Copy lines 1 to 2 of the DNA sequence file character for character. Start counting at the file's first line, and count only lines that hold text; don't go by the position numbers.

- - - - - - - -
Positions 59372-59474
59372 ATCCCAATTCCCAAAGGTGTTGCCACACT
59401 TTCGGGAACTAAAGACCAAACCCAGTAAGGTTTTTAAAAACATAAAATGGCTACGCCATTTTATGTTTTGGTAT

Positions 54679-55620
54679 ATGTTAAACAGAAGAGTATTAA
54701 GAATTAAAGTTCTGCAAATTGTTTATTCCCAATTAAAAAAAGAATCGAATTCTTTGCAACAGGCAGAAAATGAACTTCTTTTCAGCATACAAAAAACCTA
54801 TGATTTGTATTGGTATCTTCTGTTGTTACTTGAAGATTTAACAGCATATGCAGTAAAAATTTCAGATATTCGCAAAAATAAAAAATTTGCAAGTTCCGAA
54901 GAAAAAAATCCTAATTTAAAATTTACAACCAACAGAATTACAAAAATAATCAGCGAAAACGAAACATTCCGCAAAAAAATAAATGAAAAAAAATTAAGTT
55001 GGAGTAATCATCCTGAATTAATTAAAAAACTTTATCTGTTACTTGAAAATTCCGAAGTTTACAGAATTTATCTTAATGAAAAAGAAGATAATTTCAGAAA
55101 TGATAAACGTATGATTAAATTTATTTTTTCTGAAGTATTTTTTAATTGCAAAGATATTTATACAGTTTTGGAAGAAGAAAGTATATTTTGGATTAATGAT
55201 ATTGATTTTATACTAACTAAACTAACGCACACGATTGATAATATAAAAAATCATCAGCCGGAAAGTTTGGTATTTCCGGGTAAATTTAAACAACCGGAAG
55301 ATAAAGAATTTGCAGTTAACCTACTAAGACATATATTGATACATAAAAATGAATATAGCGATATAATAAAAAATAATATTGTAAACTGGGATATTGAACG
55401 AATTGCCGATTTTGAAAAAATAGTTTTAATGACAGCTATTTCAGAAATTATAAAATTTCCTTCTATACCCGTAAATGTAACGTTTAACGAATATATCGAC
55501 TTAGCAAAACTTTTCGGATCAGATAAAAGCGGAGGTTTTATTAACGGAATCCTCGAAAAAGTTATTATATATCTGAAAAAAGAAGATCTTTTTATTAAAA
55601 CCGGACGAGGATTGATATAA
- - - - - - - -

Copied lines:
Positions 59372-59474
59372 ATCCCAATTCCCAAAGGTGTTGCCACACT